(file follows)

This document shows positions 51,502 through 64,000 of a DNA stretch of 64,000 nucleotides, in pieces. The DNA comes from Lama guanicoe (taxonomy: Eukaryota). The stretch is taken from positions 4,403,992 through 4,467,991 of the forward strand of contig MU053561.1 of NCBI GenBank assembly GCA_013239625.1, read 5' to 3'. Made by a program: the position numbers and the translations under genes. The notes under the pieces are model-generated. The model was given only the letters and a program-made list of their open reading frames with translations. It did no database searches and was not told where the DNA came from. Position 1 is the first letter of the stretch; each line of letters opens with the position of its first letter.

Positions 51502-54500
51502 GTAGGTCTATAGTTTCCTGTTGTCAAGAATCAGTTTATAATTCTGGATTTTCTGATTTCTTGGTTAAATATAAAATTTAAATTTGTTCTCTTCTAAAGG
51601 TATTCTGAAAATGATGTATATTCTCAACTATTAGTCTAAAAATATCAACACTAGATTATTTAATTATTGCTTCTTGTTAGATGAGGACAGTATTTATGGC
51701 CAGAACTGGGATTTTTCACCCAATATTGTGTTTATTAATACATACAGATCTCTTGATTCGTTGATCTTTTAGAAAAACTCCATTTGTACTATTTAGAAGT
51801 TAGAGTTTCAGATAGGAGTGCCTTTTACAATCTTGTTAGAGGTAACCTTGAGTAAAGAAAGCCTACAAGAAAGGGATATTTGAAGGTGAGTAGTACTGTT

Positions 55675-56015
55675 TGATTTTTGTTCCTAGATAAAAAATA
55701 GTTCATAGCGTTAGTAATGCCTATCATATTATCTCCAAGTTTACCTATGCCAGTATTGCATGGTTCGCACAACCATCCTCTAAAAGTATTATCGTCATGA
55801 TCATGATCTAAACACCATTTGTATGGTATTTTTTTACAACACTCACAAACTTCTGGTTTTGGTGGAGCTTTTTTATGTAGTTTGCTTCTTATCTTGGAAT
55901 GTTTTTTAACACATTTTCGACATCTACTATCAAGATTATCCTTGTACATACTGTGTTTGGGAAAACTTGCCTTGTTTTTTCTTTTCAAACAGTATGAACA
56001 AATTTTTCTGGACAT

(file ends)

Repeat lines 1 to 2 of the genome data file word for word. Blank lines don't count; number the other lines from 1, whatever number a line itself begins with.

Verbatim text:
This document shows positions 51,502 through 64,000 of a DNA stretch of 64,000 nucleotides, in pieces. The DNA comes from Lama guanicoe (taxonomy: Eukaryota). The stretch is taken from positions 4,403,992 through 4,467,991 of the forward strand of contig MU053561.1 of NCBI GenBank assembly GCA_013239625.1, read 5' to 3'. Made by a program: the position numbers and the translations under genes. The notes under the pieces are model-generated. The model was given only the letters and a program-made list of their open reading frames with translations. It did no database searches and was not told where the DNA came from. Position 1 is the first letter of the stretch; each line of letters opens with the position of its first letter.

Positions 51502-54500